I remember when I was a freshly minted Yoga junkie, filing out the doors of a Hot Yoga class in my spandex shorts completely soaked in sweat. I’d slump over to my car, plop my slimy ass down in the front seat, and drive home while basking in the residual “work-out high.” I’d get home and scarf down the closest thing to food that a microwave meal can provide, and then I would sink into an exercise-induced coma while mentally preparing to attend another class the next day.
From a distance, I may have seemed like any other 17 year old girl with excessive physical energy who was hungry for an outlet. But in reality, I was physically addicted to my Yoga high, and I would tear down any obstacle that stood between me and getting my fix.
What’s the problem with Yoga, you may ask? The problem is not inherent in the tools or techniques that I was learning. The problem was that I was experiencing a rapid transformation that I was unprepared to handle, so I fixated upon this thing that made me feel better, and I was blind to everything else. I remember times where my mood would flip like a switch and I would blow up at my family if I missed a class, punishing myself and those around me for a dent in my regimented 5 classes per week. All I could focus on was the aspects of myself that I wanted to change, and I felt that Yoga was the road that would take me there. But in desperately grasping for my Yoga high, I was feeding a toxic obsession.
Addiction implies that someone is dependent upon a certain substance, thing or activity. While Yoga is significantly different than sugar, alcohol, or opioids, a dependent relationship is typically associated with negative behavior or undesirable outcomes.
It wasn’t until I went off to college that I started to peel back the layers of my relationship with Yoga, not willingly I might add. I found myself in a town with zero access to a heated Yoga class (despite my incessant searching and personal requests to the local recreation centers.) I also found myself at a University offering multiple free Yoga classes every day – a Yoga junkie’s dream come true. Although I was disappointed by the change in my familiar Bikram Yoga routine, I decided to soak up the bounties of new teachers, varying philosophies, and foreign techniques. While I would sometimes attend two classes per day, this time I was approaching my practice from a different angle. It felt as though I was slowing down and finally sinking my teeth into what Yoga was all about.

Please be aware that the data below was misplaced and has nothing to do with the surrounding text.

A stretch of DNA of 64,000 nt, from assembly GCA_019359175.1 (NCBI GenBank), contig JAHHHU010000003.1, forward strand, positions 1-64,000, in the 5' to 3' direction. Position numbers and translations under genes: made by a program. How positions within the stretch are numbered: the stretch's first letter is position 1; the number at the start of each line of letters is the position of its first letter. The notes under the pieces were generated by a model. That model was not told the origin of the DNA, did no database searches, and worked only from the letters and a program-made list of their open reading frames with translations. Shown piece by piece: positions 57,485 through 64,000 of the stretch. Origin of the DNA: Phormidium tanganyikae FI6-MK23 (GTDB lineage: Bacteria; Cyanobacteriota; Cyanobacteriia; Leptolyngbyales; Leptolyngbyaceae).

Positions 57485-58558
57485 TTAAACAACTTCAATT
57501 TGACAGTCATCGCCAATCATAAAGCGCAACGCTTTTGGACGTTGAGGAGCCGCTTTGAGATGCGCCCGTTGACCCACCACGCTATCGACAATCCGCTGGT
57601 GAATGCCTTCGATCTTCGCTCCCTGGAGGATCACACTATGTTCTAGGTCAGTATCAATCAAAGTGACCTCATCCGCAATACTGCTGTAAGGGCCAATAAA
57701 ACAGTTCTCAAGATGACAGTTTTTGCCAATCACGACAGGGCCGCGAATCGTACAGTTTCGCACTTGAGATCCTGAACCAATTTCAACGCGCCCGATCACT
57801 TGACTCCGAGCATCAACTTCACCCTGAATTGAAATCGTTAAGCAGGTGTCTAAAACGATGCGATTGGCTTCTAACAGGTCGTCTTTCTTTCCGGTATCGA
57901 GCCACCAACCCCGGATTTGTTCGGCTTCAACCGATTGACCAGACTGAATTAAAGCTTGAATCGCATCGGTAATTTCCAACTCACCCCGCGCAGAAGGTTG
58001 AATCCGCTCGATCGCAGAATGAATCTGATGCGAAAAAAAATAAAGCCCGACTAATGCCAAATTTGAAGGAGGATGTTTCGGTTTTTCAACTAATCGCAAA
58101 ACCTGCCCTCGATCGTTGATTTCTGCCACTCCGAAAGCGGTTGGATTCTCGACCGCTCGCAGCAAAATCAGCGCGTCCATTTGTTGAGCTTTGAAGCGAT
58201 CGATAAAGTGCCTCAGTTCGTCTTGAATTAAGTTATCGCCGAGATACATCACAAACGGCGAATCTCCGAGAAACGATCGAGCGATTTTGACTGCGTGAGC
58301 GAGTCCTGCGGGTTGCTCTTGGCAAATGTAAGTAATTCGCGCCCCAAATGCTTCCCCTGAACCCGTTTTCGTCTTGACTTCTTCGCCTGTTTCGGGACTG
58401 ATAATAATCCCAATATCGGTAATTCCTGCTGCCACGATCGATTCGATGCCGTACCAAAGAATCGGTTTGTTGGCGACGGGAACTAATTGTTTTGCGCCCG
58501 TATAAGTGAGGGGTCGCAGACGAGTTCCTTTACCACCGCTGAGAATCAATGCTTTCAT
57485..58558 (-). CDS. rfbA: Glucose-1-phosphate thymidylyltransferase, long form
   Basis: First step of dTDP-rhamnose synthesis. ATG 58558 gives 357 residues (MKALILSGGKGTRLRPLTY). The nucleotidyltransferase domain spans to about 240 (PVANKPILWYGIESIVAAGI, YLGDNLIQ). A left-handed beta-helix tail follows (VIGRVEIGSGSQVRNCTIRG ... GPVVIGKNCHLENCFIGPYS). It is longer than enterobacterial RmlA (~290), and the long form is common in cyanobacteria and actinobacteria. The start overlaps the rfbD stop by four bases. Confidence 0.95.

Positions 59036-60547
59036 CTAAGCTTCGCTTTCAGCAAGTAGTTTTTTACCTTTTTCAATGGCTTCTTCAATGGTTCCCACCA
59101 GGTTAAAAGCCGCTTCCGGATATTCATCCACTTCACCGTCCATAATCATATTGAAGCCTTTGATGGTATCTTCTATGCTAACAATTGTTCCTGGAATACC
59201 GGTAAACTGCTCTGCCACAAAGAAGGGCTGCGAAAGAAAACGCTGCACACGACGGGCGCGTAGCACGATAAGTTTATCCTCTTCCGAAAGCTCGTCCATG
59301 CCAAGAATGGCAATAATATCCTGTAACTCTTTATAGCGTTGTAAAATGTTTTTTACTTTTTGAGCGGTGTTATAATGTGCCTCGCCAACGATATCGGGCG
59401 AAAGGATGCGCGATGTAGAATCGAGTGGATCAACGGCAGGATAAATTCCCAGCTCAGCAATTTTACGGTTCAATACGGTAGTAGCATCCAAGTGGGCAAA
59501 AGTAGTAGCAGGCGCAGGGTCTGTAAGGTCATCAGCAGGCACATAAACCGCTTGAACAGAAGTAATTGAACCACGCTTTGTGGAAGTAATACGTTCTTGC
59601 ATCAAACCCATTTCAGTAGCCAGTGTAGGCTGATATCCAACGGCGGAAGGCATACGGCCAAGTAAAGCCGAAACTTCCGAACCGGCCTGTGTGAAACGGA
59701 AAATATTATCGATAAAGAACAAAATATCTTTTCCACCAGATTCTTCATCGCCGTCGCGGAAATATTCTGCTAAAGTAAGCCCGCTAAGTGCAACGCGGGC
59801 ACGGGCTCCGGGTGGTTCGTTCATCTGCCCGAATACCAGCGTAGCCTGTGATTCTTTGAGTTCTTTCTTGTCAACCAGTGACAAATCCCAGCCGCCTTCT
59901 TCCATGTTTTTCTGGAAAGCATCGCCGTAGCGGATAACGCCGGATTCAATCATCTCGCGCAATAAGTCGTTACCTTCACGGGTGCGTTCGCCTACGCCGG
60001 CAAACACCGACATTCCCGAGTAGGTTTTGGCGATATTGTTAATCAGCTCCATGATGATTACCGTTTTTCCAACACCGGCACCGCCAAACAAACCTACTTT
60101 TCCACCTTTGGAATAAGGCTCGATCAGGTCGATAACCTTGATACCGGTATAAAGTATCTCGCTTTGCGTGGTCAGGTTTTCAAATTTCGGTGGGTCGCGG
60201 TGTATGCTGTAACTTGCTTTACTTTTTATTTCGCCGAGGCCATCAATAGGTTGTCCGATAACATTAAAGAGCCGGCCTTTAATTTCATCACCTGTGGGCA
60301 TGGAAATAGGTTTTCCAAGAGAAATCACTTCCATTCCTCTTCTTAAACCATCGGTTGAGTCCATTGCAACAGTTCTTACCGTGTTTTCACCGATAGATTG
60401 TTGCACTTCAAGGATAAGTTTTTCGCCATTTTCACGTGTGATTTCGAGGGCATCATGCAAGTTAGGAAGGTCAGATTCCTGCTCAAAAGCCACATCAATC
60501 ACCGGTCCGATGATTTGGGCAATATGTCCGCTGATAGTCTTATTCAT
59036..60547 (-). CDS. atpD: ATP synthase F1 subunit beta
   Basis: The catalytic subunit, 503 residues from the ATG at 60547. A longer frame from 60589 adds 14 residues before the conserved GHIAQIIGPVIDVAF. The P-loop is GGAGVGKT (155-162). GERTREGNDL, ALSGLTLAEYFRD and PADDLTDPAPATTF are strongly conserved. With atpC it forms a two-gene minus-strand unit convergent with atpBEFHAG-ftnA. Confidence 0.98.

Both students and teachers still boast about the high feelings you can achieve from a great Yoga class – that feeling of invincibility and the sensations of lightness, as if you are floating. While our limited English language would describe this as “high,” in reality this is simply the experience that intrinsically lives within each of us, all the time. It only feels high because we are consistently operating the majority of our lives in a seriously “low” state, which most people will deny until death.
I discovered Yoga when I was heartbroken, and it gave me life again. It has brought me up when I’ve been down, but it has also brought me down when I could have been flying high. Basically, I’m trying to say that anything can be a drug if you are using it to fix something. But when your aim is to learn something, grow, and expand more into the person who you already are, then anything can be a gateway.
For me, Yoga helps me tap into the reservoir of highness contained inside me already, providing a set of tools to support my ever-expanding self. So the choice is up to me:
I could get high off my Yoga practice, or I could get real. I could try to fix myself with Yoga, or I could try to embrace the vast perfection of the person that I already am.
I don’t know about you, but the last one sounds way more fun to me.
Maria Borghoff is an artist, yoga teacher, and curator at GROOVE Studio. She shares the practice of harmonious living with people who want to create positive change in the world, combining movement, meditation, art-making, nutrition and daily rituals. mariaborghoff.com